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Lord Byron

Lord Byron (1788-1824)
Greatest icon of the Romantic Age

Poet, lover, rebel, exile, freedom fighter, Lord Byron lived the life of the romantic heroes he wrote about and set the pattern for all free-spirits challenging convention ever since. The Byronic spirit lives on but his earthly remains rest here in the family vault.

George Gordon Byron was born in London but his formative years were spent in Nottinghamshire in order to be near Newstead Abbey which is four miles from here; the crumbling country house he inherited along with his title when he was ten.

To the teenage Byron Newstead’s lonely gothic ruins, haunted by past glory, slowly being reclaimed by nature was the essence of a romantic landscape. At fifteen Byron also found his first love, Mary Chaworth, a distant cousin from nearby Annesley. Both Mary and Newstead would feature many times in his work throughout his life.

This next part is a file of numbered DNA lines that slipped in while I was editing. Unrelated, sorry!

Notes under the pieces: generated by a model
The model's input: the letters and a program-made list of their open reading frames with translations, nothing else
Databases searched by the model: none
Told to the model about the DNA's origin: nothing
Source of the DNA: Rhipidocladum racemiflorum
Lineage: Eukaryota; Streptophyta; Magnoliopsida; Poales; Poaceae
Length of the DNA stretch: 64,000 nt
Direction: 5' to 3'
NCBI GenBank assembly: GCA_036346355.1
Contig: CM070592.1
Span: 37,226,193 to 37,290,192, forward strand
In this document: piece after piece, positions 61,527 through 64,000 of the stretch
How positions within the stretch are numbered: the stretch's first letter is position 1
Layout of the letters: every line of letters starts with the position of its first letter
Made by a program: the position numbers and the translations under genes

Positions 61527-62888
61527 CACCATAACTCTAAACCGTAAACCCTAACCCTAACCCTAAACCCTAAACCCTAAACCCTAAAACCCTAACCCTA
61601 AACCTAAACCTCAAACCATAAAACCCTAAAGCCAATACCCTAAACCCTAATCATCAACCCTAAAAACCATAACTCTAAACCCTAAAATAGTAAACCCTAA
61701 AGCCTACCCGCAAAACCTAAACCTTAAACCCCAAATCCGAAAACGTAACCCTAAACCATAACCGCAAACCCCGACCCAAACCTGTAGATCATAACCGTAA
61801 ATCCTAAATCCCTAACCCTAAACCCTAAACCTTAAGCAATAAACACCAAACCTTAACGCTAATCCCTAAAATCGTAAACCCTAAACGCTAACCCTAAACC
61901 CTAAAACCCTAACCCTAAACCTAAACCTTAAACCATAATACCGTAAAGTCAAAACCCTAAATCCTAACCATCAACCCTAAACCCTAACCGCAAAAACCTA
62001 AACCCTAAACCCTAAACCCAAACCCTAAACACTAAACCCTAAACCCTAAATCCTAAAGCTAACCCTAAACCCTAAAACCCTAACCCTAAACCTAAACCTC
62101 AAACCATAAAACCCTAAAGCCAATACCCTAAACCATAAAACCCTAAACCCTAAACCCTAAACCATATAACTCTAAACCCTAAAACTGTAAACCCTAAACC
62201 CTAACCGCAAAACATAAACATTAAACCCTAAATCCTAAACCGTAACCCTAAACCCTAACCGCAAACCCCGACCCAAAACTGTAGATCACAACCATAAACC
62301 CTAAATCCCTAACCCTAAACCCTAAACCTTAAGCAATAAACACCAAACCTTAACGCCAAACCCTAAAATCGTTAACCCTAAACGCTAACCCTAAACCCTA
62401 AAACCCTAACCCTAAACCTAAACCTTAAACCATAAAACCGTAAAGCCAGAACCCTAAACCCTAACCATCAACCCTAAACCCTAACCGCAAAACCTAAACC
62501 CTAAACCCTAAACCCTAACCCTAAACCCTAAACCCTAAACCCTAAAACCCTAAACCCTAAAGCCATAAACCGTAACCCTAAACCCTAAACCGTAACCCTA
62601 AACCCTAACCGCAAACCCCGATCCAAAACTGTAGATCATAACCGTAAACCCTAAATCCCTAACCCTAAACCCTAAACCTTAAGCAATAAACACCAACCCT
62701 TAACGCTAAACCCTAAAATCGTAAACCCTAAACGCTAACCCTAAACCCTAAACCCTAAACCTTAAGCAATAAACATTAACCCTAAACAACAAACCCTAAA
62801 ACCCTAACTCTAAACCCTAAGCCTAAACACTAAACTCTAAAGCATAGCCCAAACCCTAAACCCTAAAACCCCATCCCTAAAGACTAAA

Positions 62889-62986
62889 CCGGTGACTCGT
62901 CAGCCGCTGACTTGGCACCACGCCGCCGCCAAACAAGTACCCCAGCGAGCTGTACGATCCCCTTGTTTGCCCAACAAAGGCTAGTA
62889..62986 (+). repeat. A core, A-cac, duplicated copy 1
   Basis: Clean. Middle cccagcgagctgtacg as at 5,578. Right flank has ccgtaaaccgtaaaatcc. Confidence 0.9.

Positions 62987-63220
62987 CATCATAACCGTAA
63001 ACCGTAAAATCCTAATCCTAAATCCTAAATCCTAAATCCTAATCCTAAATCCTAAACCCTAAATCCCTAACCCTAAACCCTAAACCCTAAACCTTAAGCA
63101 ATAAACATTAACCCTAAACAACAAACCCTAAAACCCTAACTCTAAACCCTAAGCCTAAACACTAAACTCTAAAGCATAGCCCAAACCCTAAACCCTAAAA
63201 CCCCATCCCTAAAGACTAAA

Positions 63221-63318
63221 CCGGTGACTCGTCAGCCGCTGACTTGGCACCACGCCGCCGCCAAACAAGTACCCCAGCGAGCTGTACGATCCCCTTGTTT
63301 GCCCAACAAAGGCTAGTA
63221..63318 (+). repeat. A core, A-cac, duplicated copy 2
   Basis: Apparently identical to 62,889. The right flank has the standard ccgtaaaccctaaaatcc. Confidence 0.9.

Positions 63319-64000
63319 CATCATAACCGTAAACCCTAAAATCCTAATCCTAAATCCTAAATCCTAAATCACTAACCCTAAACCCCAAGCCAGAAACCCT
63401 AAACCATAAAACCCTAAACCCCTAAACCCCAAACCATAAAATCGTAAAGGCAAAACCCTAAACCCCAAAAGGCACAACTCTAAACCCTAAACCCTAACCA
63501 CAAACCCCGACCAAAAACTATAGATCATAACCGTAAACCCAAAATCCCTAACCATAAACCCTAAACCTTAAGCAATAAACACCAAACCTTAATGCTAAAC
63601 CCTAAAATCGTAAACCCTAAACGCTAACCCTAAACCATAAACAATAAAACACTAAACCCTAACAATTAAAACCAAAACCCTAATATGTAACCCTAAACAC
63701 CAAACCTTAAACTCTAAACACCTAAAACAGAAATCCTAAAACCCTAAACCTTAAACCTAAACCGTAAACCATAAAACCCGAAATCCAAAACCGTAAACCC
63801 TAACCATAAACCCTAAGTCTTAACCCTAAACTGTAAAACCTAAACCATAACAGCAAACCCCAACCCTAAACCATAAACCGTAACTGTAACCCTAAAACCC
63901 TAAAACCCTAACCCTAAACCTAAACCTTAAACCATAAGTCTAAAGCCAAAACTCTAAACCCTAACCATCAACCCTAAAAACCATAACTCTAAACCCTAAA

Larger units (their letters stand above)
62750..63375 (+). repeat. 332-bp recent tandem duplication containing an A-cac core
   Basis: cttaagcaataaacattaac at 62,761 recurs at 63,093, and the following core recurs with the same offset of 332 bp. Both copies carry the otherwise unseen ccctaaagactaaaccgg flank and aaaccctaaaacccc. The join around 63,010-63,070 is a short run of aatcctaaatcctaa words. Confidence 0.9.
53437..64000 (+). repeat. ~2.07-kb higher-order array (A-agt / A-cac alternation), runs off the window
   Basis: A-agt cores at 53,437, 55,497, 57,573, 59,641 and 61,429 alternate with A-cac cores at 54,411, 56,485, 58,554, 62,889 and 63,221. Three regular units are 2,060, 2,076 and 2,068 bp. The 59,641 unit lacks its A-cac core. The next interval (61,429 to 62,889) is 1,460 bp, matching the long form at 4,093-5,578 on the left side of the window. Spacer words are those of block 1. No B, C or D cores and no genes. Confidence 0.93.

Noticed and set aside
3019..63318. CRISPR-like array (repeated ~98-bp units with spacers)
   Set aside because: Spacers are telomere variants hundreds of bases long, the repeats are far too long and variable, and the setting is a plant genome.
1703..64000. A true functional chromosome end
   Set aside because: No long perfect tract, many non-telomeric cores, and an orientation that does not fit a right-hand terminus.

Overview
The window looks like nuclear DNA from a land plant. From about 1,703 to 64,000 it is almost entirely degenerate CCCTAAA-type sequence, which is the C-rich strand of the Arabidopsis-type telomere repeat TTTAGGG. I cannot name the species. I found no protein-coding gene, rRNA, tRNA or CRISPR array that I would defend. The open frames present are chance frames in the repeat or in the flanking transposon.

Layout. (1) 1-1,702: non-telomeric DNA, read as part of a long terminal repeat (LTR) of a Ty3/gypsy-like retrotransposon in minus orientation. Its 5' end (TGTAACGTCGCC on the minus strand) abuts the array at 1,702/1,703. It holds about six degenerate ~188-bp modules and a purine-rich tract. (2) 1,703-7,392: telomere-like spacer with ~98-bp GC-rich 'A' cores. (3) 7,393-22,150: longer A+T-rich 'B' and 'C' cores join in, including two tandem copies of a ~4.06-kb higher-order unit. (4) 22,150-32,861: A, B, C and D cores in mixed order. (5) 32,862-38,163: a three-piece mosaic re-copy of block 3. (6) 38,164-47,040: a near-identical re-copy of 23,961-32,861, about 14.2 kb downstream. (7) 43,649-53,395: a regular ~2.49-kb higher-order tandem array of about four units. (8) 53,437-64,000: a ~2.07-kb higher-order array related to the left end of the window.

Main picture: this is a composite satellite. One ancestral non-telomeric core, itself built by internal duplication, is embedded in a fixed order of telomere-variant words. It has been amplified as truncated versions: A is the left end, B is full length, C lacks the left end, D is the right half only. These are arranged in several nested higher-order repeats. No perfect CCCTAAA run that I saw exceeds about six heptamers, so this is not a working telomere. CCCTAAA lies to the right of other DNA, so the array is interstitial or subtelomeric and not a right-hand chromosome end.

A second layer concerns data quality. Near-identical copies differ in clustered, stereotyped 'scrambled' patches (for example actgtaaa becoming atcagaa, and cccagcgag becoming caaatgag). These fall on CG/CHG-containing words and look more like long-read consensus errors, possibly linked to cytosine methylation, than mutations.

Lord Byron tour leaflet
By 1812 he was a famous poet whose many unconventional love affairs fascinated and appalled English society. Byron could not conform, and a brief marriage ended when he separated from his wife and eight week old child, Ada. Byron left England in 1816 in search of freedom, never to return alive. His journey ended in 1824, aged 36 fighting for freedom in the cause of Greek independence from the Ottoman Empire.

The romantic hero as an outcast or an exile, attempting to break free from convention and searching for their own personal journey to fulfilment was new and has inspired many since; composers, artists, philosophers, revolutionaries, film and rock stars. Many like Byron would die young having changed the world.

Byron introduced a hero based on his personal journey in his long poem Childe Harold’s Pilgrimage.

You can take a leaflet and follow a Byron Pilgrimage around the church to his last resting place, beneath the chancel.

Lord Byron leafletClick here to download a PDF version of our Lord Byron pilgrimage tour leaflet, but you’ll need to visit to make the most of it.